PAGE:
FIG. 6 c is a cross-sectional schematic view of a snap hook of a fan attachment and a receiving tab of a cap after receiving tab receiving of the snap hook and during receiving tab engaging of the snap hook. FIG. 6 c shows hook 140 engaged by tab 180, surfaces of tab 180 and/or defining opening 590. It is considered that FIG. 6 c may represent a pair of adjacent snap hooks (e.g., in profile so that only one is showing) of a fan attachment and a receiving tab of a cap after receiving tab receiving of the snap hook and during receiving tab engaging of the snap hook. Specifically, FIG. 6 c may represent locating a pair of snap hooks within or between the plurality of corresponding surfaces defining opening 590 of the receiving tab.

As compared to FIG. 6 b, the hook and tab may have flexed back towards each other (e.g., the components of force AF, flexing FR, and/or flexing FS are now zero or substantially zero). As compared to FIG. 6 a, the hook and tab in FIG. 6 c may not be flexed at all. For example, surface 132 may be adjacent to, touching, abutted against, and/or parallel to surface 583. Also, flex FR and/or flex FS (e.g., flexing of arm 135) may be described as being zero in FIG. 6 c. Hook 140 being engaged by tab 180 may also include one or both of surfaces 592 of opening 590 engaging corresponding one or both of surfaces 548 of hook 140, such as to resist rotation and/or provide shear resistance of fan attachment 130 with respect to cap 170.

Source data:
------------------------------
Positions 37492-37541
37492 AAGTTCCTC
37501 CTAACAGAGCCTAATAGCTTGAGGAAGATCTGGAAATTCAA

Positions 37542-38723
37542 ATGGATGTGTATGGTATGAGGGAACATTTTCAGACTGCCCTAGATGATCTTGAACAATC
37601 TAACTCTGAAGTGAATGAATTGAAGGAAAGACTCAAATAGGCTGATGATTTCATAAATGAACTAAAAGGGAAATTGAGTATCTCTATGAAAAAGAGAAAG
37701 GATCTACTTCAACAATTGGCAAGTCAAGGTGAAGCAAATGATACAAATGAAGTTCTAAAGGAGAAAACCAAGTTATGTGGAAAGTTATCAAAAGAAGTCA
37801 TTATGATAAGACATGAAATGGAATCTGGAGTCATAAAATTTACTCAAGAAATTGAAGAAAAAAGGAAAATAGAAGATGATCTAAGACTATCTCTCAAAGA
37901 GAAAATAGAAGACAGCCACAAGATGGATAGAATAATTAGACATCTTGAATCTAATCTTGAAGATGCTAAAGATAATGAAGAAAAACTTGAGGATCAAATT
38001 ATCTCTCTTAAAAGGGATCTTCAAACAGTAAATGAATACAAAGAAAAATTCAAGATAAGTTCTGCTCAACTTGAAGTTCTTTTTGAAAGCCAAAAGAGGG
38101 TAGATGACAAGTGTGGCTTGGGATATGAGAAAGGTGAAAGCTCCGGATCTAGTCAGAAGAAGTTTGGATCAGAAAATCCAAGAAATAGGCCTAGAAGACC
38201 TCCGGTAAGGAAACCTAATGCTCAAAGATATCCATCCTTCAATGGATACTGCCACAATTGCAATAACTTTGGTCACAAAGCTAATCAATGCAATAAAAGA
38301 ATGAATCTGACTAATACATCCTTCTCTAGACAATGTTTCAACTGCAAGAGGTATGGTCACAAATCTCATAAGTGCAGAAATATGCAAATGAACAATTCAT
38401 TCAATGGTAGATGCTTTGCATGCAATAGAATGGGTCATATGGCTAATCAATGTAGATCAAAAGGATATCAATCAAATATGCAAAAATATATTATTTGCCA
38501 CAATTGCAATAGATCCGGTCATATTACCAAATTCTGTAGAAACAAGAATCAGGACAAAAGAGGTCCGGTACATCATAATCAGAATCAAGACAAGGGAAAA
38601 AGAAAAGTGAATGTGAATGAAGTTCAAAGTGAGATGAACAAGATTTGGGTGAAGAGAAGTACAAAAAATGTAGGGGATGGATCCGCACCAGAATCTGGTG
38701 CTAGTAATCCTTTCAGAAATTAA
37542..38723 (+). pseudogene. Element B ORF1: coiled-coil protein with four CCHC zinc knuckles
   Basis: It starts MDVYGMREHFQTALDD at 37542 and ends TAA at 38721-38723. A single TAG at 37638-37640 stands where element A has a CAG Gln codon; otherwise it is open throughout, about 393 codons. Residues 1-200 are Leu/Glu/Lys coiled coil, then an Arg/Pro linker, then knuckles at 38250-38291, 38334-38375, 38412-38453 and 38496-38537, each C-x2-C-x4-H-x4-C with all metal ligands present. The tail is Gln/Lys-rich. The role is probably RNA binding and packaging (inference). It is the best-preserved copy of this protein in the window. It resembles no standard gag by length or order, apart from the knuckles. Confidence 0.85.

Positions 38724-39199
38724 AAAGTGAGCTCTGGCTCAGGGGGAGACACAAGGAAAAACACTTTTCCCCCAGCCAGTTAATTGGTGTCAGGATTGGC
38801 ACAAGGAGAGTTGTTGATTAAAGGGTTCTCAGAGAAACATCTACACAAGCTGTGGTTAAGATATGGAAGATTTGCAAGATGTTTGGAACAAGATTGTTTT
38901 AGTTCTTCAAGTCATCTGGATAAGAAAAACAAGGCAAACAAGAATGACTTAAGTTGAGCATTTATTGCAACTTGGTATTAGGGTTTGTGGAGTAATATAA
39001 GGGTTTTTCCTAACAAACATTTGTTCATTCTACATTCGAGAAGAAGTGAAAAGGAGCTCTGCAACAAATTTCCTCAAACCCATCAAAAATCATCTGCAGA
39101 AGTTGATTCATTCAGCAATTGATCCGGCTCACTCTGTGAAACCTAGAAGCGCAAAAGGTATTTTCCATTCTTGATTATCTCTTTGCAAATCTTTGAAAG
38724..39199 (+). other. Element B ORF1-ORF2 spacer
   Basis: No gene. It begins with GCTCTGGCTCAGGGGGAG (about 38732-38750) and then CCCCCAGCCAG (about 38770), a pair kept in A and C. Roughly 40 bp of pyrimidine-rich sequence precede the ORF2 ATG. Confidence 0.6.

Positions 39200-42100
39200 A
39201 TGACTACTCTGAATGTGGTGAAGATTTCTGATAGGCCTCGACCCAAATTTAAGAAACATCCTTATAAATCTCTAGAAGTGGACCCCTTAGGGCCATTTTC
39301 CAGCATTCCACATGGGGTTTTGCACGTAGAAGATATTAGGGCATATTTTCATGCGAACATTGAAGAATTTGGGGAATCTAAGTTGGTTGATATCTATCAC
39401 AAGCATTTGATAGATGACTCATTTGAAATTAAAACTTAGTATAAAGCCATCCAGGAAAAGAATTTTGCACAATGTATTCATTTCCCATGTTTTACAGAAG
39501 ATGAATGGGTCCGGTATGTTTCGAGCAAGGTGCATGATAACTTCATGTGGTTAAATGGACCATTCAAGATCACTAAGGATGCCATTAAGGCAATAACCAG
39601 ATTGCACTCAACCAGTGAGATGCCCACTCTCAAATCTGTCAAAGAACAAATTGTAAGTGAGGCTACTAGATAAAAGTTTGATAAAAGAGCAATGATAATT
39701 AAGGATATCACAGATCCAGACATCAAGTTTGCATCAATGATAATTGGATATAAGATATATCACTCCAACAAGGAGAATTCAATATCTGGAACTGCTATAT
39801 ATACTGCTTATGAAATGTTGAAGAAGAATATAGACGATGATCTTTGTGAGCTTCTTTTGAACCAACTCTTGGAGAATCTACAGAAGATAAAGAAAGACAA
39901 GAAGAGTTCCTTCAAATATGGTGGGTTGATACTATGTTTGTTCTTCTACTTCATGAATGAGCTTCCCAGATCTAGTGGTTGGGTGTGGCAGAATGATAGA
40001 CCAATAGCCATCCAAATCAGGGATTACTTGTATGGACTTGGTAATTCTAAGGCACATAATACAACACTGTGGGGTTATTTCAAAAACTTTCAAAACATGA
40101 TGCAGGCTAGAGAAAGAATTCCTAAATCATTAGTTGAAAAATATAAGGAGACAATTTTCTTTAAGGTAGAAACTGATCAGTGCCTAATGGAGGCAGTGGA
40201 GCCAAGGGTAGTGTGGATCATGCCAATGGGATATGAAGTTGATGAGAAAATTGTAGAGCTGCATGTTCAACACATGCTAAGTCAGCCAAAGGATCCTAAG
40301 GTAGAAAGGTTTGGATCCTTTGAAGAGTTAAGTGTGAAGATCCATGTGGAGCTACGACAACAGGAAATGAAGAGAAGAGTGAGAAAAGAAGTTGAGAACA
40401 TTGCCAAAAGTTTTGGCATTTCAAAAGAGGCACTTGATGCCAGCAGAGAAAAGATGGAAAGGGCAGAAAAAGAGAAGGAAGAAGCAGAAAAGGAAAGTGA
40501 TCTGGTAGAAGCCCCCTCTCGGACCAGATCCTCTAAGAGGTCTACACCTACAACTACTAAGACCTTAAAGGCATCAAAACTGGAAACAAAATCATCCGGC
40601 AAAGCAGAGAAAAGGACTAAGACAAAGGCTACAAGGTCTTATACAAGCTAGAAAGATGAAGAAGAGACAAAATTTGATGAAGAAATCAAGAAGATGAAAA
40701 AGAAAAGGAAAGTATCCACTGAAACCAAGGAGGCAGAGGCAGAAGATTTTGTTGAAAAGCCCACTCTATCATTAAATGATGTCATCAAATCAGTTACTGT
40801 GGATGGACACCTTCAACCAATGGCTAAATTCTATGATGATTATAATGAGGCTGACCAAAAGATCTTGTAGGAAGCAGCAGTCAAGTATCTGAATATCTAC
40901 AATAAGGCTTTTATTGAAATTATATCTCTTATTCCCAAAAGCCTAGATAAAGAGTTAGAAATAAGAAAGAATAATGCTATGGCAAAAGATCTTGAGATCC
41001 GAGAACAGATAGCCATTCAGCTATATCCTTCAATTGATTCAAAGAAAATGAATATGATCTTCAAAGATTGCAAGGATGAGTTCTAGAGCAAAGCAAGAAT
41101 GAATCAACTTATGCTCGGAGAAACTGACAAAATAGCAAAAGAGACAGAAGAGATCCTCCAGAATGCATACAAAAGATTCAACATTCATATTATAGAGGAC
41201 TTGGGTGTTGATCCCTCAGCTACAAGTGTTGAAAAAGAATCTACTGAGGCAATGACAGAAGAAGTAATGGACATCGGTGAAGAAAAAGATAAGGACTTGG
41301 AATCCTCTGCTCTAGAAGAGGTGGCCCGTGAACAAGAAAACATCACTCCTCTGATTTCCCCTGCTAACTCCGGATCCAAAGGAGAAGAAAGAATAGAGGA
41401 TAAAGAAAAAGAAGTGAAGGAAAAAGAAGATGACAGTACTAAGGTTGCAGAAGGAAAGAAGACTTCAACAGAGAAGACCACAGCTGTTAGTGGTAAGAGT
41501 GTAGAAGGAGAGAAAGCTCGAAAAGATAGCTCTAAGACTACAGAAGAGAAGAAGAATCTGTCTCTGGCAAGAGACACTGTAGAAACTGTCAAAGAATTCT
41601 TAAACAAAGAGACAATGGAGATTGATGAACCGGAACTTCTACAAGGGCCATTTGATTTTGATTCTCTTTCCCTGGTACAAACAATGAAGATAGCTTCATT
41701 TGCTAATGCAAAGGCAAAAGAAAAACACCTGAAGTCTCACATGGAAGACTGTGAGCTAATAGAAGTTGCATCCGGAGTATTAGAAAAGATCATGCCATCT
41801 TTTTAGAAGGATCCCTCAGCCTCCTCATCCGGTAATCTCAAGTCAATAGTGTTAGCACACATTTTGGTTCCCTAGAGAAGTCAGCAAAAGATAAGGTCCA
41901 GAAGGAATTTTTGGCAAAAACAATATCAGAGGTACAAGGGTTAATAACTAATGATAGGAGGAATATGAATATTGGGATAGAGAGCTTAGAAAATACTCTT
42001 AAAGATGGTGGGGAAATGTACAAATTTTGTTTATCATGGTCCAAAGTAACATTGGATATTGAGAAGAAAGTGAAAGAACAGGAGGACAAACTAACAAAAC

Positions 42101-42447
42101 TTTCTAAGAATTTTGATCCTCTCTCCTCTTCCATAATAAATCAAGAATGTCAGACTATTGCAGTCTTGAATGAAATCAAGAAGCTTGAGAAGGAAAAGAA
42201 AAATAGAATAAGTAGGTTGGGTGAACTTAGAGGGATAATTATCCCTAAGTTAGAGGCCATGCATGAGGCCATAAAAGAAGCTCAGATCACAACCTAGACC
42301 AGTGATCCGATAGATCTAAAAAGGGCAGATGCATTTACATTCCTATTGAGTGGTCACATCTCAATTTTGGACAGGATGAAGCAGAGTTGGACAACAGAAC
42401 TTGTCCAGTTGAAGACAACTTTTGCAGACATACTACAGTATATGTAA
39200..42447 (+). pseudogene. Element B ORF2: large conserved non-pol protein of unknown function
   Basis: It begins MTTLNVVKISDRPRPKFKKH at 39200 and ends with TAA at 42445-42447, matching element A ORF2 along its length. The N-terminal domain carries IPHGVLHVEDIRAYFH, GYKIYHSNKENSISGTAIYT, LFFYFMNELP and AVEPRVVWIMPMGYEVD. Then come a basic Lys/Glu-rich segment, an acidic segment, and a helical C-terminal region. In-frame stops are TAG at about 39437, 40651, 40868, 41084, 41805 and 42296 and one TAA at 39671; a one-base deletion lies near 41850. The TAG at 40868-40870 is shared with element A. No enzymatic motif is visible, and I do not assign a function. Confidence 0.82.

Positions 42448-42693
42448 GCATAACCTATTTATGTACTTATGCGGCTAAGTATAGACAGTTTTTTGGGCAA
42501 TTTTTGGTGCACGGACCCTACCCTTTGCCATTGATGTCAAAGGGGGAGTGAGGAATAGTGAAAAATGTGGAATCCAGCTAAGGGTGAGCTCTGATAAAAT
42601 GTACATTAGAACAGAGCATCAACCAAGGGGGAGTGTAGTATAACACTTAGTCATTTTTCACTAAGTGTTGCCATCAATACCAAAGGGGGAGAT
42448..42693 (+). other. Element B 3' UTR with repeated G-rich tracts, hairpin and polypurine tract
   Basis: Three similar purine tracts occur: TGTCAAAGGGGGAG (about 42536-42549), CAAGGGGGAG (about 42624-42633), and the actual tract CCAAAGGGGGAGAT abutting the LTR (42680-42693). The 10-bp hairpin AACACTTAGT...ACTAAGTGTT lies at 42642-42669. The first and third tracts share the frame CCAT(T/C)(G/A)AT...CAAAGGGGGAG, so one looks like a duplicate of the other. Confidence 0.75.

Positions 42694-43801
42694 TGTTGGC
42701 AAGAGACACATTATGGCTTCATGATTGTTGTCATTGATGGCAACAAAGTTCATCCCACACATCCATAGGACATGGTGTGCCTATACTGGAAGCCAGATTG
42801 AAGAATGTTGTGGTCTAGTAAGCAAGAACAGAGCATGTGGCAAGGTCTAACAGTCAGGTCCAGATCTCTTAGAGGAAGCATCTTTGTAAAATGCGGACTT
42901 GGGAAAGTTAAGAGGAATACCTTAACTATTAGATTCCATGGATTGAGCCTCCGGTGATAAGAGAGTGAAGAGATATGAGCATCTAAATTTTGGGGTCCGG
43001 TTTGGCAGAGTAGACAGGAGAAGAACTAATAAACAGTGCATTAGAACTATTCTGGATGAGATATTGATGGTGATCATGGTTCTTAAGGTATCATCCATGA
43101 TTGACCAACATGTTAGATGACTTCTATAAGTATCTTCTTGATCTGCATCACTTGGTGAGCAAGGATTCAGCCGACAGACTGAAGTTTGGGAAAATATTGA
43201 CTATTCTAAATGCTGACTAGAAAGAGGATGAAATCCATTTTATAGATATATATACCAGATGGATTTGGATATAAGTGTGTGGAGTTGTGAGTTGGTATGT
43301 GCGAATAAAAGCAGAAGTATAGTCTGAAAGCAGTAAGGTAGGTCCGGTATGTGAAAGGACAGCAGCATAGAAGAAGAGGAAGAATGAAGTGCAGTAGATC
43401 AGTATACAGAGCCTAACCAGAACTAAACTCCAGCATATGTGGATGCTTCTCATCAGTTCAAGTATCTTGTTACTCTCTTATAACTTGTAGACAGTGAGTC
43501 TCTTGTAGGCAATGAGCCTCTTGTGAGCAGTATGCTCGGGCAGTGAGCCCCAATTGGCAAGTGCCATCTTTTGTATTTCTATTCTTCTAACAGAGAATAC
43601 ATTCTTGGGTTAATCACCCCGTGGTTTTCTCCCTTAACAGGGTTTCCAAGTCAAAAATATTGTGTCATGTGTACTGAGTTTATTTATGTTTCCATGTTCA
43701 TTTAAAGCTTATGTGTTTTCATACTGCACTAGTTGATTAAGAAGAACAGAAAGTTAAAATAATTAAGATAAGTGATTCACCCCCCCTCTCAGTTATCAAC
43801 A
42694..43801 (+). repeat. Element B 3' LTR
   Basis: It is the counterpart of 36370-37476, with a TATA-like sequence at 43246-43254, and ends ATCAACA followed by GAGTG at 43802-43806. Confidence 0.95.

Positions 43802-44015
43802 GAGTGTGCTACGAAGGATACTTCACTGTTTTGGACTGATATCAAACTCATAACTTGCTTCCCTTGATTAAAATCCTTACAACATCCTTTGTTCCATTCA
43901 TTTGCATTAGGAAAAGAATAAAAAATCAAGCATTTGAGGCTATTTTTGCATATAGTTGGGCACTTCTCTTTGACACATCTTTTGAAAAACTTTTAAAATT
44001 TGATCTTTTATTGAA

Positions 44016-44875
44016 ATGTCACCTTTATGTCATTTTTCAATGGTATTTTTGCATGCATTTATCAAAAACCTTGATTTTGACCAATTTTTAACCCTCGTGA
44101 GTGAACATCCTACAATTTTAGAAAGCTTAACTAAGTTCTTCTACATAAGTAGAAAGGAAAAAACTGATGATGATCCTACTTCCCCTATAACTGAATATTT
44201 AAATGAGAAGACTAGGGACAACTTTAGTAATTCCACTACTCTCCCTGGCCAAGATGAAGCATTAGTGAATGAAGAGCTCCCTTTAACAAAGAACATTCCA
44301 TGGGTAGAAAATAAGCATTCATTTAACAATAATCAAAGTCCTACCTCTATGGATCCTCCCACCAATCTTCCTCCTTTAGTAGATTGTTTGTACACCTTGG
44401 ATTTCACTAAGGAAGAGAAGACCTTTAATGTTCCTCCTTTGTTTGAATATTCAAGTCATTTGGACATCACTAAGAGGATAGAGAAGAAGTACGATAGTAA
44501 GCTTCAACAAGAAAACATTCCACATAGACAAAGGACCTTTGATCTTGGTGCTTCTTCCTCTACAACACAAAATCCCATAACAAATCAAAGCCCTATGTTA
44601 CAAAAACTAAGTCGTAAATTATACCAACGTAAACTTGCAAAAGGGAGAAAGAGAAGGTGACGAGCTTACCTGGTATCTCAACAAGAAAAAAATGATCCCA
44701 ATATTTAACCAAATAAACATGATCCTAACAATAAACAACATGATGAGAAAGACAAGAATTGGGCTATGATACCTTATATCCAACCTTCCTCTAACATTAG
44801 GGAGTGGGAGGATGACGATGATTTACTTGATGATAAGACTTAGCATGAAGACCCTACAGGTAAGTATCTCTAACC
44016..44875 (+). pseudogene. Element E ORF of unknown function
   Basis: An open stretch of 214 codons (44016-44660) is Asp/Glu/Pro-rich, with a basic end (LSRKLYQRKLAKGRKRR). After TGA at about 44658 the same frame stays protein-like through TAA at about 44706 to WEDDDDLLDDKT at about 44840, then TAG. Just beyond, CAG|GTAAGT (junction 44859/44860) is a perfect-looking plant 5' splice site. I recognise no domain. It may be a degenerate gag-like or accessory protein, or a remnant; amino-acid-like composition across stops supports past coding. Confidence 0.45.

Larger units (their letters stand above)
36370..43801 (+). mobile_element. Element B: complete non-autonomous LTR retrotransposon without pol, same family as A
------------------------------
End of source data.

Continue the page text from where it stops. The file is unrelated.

Also, the engagement may include surface 594 engaging surface 546 and/or surface 592 engaging surface 548, such as to prohibit disengagement or detachment of hook 140 from tab 180 or opening 590. This engagement may prohibit disengagement without components becoming damaged, during use (e.g., during rotation of the fan at a speed sufficient to provide cooling), and/or as a result of a 20 g-30 g shock (e.g., a physical shock having a force of between 20 and 30 g-forces to the heat sink). Also, one surface engaging another may be described by the surface being adjacent to or touching, being restrained by, being maintained by, or not moving beyond the other surface.